Car mechanic technician holding clipboard and conducting vehicle maintenance in car dealership garage.

Maintenance, a key factor in maintaining residual value

However sophisticated they may be, today’s cars are still fragile mechanical units. Hence the need to scrupulously observe preventive and curative maintenance: failure to do so can result purely and simply in the destruction of the engine or an accident. A well-known short-term rental company had a case in point. A customer who had broken down at the side of the road called for assistance, and his tight engine was diagnosed as irreparable. The result: several thousand euros for a standard exchange. The cause was a simple leak, which led the motorist to drive several dozen kilometres without oil, until he broke down. Obviously, the warning light on the dashboard had come on well in advance, but the customer denied this. How to prove his fault?


Neglected maintenance, lower residual value

For all fleet managers, leasers and renters, the issue of vehicle maintenance is therefore crucial, and largely determines the maintenance of residual value at the end of the leasing contract. But here again, it’s often too late to notice maintenance failures when the vehicle is returned. The damage may be irreparable, and if this is not the case, the ‘gaps’ in the maintenance logbook can only reduce the vehicle’s resale value. Hence the need for fleet operators to be able to monitor the lessee’s compliance with maintenance deadlines in real time, throughout the lease contract.

In this respect, it would be illusory to imagine that the electrification of the fleet would, in the long term, eliminate the need for maintenance: although electric cars do not require oil changes, their batteries nevertheless have cooling and thermoregulation systems that require regular visits to the workshop. As for the braking system and tyres, their poor state of repair can have serious consequences, especially as these vehicles are much heavier than their combustion-powered equivalents, with greater risks of accident.


Echoes, real-time maintenance data

This is where Echoes, a neutral server independent of manufacturers, can help. Echoes collects technical vehicle data from all manufacturers and displays it uniformly in its dedicated Carfleet interface, including preventive and corrective maintenance data. This technical data includes:

  • Scheduled date and/or mileage remaining until the next maintenance due date
  • Tyre pressure
  • Fluids: fuel, engine oil and ADBlue levels, cooling system temperature, etc.
  • Mechanical alerts as they appear on the dashboard (oil level, coolant level, brake system fault, maintenance due date passed, etc).

For each of these alerts, the GPS position, the date and time of occurrence and the odometer reading are available. They can be viewed for each vehicle or in the form of a consolidated report. An alert log is also available to the operator, so that he can see at a glance all current and past alerts for all or part of the fleet on the road.


Corrective maintenance vs. preventive maintenance

Based on this data, it’s easy for the operator to take preventive or corrective maintenance action:

  1. Corrective maintenance: of course, the alerts displayed on the dashboard should theoretically prompt the user to put an end to the malfunction, either by taking action himself by topping up the fluids (engine oil, coolant or windscreen washer fluid, tyre pressure), or by visiting the nearest workshop in the event of a major fault in the powertrain or braking system. If the lessee is late in taking action, the fleet manager will be informed via Carfleet, and can then contact him to ask him to take urgent action, or even to provide assistance by reserving a slot for him at the nearest maintenance center.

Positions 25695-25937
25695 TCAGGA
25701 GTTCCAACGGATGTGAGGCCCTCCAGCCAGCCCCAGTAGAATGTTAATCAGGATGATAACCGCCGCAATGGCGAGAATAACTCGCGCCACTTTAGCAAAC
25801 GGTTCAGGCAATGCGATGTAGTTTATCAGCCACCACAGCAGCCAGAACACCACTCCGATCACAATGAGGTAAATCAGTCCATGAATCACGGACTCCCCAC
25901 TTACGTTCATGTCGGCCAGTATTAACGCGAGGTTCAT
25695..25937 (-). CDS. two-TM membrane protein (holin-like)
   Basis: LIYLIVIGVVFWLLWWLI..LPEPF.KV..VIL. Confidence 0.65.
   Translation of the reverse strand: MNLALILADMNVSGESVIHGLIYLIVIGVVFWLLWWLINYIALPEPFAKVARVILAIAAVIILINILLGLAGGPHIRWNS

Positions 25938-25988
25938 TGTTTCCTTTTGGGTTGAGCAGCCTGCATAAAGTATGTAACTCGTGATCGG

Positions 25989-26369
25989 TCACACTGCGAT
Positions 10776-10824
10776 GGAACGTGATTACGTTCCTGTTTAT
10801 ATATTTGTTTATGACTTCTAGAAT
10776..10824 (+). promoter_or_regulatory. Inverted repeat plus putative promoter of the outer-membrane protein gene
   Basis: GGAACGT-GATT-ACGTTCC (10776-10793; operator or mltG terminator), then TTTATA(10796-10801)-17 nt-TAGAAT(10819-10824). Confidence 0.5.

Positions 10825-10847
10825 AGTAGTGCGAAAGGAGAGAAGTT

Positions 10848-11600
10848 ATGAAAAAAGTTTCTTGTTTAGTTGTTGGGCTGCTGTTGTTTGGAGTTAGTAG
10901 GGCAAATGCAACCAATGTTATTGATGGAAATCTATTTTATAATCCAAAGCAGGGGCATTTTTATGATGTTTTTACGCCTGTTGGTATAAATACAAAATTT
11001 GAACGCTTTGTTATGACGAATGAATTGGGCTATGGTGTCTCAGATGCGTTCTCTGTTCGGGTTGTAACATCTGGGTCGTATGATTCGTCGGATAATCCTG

2. Preventive maintenance: in the context of a leasing contract on a new or very recent vehicle, compliance with the maintenance deadlines set out in the service book is of major importance, insofar as it determines the application of the manufacturer’s warranty. For most makes of car, exceeding the maintenance deadline by 2 or 3,000 km means that the manufacturer’s warranty does not automatically apply to any subsequent malfunction. This is a risk that neither the driver nor the leaser can afford to take. That’s why it’s so important to support the customer before the due date by contacting them by email, text message or push notification, to give them time to get organised, or even to offer them time in the workshop. But action is even more necessary when the deadline has passed: the customer should then be contacted urgently, if necessary by telephone, to encourage them to get to the garage as quickly as possible.
  3. Settling disputes: if failure to comply with the maintenance schedule or failure to take account of an engine warning light leads to serious damage to the vehicle, the full history of mechanical alerts available in the Carfleet interface can enable the leaser to easily prove the lessee’s responsibility for the damage. This simplifies the handling and resolution of any disputes that may arise.

Raising awareness to avoid having to monitor

However, monitoring the mechanical condition of vehicles on the road will be all the easier if lessees are made aware of the importance of maintenance, in their own interests: it’s not just their safety that’s at stake, but also their peace of mind. Individuals can be made aware of this when they sign their contract, and regularly during the course of their contract. To this end, educational material in the form of newsletters, leaflets or notifications can be made available to them, potentially supplemented by data, statistics and anecdotes from Carfleet.

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